Video Transcript

The video is not nearly as smoothly produced as I wanted it to be, but as an initial attempt I think it started to capture my growing sense of the need to pay close attention to the wide range of textual activities that permeate people's lives, to how the terms we use to describe those textualities can often limit that vision, and to the possibilities for representing the richness of those textual forms of life.

Joe Erickson, Ph.D.
Assistant Professor
Department of English
Anoka-Ramsey Community College

Video Transcript

One of the most generative insights I've had about writing occurred during the first class I took toward my undergraduate information design minor in what was then called the department of composition (now, the department of Writing Studies) at the University of Minnesota Duluth. I had truly enjoyed the literature classes I had taken for my major in English, but I also found myself craving something more hands on, or—dare I say it—practical, which prompted me to pursue the department's newly-formed minor in information design.

That first course, Practical Graphics, was taught by Craig Stroupe, a professor whose teaching and scholarship caught my attention as an undergraduate. Stroup’s class drew upon several disciplines including technical writing, graphic design, literature, and cultural studies to help students analyze, design, develop, and write about visual texts. We learned how to use software to create and manipulate digital graphics, and we studied professionally created graphics to help us see how visual information can tell stories, impact decisions, and represent complex moments in history.

While struggling to learn how to use digital tools like Adobe Photoshop, Adobe Illustrator, and Microsoft Excel to create graphics, I began to realize that the process of generating a meaningful graphic text was similar to the process of writing a carefully planned literary analysis essay or an argumentative research essay, tasks that I had performed countless times before in other classes. Composing with something other than Microsoft Word (a writing tool so common to my writing process that its impact on that process went essentially unnoticed) revealed to my conscious thinking what was previously only a tacit understanding: composing really is a process, and the tools we use are part of that process. This realization allowed me to draw upon skills I had long practiced in other classes to help me perform my work in Stroupe's class.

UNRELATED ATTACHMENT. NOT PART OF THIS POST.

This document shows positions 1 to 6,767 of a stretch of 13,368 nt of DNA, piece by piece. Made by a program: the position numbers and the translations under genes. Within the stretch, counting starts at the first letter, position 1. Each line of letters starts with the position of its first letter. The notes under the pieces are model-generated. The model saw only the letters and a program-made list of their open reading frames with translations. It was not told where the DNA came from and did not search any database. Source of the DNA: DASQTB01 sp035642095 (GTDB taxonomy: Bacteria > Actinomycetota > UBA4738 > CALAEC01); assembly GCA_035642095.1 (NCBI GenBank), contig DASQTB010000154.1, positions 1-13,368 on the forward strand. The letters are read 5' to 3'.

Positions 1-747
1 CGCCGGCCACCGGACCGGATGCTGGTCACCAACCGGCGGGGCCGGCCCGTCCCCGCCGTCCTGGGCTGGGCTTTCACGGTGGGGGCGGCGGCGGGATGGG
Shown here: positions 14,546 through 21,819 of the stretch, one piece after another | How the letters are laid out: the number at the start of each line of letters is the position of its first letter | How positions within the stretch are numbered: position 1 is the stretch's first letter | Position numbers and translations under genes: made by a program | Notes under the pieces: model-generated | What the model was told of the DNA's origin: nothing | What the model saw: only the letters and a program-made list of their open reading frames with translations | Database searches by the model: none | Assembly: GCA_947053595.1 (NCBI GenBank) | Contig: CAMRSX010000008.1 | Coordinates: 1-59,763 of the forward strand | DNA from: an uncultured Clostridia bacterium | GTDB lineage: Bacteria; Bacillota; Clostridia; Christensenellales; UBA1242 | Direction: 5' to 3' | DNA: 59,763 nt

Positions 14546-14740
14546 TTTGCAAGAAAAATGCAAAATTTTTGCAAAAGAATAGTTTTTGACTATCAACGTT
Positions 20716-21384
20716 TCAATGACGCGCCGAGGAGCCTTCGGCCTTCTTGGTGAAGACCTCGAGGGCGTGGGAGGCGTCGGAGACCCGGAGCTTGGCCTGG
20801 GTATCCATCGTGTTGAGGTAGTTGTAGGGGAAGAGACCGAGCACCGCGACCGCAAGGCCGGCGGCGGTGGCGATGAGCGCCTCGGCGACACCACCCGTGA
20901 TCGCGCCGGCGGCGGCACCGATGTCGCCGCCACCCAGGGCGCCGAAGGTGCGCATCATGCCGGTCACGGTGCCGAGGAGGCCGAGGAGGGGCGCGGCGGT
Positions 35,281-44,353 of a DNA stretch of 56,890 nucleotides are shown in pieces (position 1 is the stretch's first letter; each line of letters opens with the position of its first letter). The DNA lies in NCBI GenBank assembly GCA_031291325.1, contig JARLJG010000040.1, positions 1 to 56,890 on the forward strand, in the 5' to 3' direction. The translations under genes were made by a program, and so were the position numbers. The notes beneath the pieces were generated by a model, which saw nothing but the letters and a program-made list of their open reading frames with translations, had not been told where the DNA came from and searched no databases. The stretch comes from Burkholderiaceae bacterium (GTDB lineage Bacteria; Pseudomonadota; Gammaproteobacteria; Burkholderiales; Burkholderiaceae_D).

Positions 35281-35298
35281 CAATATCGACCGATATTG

One of Stroupe’s first assignments for the course really awakened me to the lamination of seemingly disparate activities. The task asked us to choose an existing narrative story and then retell it using geometric shapes and colors as our primary expressive modes—sort of like a children’s picture book—on a series of digital slides assembled into a brief slideshow. Drawing upon my previous literature coursework, I chose to retell Edgar Allan Poe’s poem “The Raven.” The short video below presents the result of my efforts:

It was while working on this task that I initially began to realize how seemingly different literate activities came to be entangled with one another. As I read and reread the poem and worked to translate its meaning in a visual medium, it dawned on me that I was working within one sphere of understanding (literature) while looking outward to a new sphere of understanding (new media). My ability to perform well on this new literate activity was dependent upon my ability to effectively analyze the poem. As such, the literacies I had attained in my literature classes served as a kind of scaffolding that supported my literate development in this new world. It’s also important to note here, too, that the work of carefully analyzing Poe's "The Raven" in order to translate it to a visual medium enriched my reading of the poem. The analytical demands of translating the poem from a verbal medium to a graphic medium forced me to scrutinize the poem at a level that I had never reached before, and it forced me to look at the poem from a visual perspective, which is something I had definitely never done before. Experiencing Poe's poem from this new perspective with such intense effort deepened my thinking about it. As such, the process of bringing these two literate activities together not only helped me develop literacies in a new domain, it served to enrich my existing literacies as well.

It also struck me that the literacies I was developing as a literature student had relevance outside of studying literature, and that was absolutely thrilling to me. The excitement that this realization ignited in me, not to mention the newfound confidence it inspired, served to focus my attention on the intersections of literacies—those moments when people find themselves drawing upon what they know to come to terms with what they don’t quite understand. My fascination with the various literacies people bring to bear on their literate engagements has served me well as a teacher helping new students learn academic writing in first-year composition or helping advanced students learn HTML in upper-division new media writing classes. In addition to fueling my enthusiasm for studying literacy in all of its entangled manifestations in our increasingly media-saturated world, it also serves as a continual reminder to acknowledge and value the literacies my students bring to class, to consider how they might be redeploying more familiar literacies to develop new ones, and to think hard about how I can help foster those kinds of redeployments.